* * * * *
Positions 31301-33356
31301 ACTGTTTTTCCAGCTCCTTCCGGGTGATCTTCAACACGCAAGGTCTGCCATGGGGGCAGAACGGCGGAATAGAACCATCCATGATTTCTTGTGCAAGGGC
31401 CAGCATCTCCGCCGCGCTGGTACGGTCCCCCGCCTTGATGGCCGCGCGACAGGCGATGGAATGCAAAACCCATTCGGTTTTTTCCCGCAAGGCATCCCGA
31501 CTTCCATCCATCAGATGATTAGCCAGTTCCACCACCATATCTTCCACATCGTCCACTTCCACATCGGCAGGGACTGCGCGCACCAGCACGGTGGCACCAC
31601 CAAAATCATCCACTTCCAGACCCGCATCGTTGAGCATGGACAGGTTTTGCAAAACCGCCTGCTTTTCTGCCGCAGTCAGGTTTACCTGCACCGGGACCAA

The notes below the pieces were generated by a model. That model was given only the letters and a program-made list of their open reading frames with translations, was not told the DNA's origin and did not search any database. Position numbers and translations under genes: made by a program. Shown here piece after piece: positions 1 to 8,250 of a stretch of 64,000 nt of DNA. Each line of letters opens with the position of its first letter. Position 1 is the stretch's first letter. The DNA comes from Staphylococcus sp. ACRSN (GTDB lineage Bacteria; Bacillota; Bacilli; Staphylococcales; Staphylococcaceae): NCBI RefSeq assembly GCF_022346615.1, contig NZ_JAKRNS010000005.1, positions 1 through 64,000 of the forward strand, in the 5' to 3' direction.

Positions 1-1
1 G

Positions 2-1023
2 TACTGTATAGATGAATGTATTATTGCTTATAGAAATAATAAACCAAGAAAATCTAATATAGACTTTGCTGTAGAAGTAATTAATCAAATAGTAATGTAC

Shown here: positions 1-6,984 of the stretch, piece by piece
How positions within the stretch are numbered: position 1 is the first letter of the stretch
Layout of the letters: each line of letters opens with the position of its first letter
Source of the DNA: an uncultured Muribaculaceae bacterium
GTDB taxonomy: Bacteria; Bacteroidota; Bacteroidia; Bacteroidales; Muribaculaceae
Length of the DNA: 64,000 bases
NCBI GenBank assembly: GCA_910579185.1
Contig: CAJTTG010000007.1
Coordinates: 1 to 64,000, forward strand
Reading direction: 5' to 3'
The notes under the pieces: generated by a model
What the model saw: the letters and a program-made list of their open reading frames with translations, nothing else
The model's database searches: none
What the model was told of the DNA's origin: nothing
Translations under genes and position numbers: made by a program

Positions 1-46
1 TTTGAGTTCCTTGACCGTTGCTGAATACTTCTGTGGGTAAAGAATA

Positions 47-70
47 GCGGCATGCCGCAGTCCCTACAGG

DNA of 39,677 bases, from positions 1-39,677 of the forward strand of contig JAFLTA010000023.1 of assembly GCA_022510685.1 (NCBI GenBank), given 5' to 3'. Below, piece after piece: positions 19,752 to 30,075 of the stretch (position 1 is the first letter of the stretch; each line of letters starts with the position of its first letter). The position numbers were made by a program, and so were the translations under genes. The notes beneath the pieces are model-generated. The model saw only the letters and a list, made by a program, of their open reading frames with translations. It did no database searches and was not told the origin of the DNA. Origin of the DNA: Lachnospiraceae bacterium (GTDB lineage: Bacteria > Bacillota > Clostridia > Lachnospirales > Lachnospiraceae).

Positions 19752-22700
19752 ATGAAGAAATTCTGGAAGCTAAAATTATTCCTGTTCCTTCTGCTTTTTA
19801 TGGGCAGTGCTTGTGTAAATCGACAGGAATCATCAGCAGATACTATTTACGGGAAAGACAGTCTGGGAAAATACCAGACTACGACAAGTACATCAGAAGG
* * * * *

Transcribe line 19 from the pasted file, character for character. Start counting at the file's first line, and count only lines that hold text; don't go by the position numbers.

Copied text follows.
Coordinates: 1 to 64,000, forward strand